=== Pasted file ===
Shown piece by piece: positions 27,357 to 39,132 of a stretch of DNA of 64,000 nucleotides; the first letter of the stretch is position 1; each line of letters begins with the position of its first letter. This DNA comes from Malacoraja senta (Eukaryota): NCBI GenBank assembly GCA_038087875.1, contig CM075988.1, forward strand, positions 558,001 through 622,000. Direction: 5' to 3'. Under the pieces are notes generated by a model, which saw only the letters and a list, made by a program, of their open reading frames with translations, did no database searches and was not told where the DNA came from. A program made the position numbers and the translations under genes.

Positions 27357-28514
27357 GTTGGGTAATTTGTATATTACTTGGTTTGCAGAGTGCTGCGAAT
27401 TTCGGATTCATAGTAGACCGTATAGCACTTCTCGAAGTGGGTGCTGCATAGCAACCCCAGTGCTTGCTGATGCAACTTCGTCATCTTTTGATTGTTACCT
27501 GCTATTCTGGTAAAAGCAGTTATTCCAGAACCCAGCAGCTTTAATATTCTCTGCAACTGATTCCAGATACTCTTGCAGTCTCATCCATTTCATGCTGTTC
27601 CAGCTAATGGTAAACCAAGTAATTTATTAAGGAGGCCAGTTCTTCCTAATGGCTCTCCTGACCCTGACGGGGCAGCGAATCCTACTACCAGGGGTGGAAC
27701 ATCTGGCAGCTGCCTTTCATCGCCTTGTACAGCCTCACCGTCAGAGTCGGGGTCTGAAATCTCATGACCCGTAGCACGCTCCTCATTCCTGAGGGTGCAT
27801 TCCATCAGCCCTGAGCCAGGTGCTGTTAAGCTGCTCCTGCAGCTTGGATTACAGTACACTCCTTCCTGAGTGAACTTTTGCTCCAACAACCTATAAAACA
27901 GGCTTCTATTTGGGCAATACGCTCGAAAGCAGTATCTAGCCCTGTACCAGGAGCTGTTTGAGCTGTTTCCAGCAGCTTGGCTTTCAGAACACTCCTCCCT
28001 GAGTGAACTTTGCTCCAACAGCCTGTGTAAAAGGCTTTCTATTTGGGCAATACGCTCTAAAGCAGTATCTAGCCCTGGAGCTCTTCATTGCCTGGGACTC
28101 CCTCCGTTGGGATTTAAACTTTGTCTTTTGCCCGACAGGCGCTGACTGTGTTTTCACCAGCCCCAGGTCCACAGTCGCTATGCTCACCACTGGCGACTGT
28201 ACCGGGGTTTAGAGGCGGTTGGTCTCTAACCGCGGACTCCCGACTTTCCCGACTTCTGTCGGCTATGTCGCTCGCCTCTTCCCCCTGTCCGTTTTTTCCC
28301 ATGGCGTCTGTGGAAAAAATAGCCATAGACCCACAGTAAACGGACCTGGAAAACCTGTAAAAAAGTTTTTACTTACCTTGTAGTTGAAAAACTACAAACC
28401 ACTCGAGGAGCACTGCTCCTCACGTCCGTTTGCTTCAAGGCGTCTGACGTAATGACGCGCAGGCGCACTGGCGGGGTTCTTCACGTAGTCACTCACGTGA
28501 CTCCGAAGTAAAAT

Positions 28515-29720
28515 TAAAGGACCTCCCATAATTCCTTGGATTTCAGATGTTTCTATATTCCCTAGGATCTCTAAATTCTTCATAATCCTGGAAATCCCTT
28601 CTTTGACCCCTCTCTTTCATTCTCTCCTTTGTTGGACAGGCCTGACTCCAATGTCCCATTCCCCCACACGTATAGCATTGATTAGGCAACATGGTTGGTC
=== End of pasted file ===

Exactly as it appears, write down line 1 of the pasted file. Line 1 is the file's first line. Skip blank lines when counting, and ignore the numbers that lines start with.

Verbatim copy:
Shown piece by piece: positions 27,357 to 39,132 of a stretch of DNA of 64,000 nucleotides; the first letter of the stretch is position 1; each line of letters begins with the position of its first letter. This DNA comes from Malacoraja senta (Eukaryota): NCBI GenBank assembly GCA_038087875.1, contig CM075988.1, forward strand, positions 558,001 through 622,000. Direction: 5' to 3'. Under the pieces are notes generated by a model, which saw only the letters and a list, made by a program, of their open reading frames with translations, did no database searches and was not told where the DNA came from. A program made the position numbers and the translations under genes.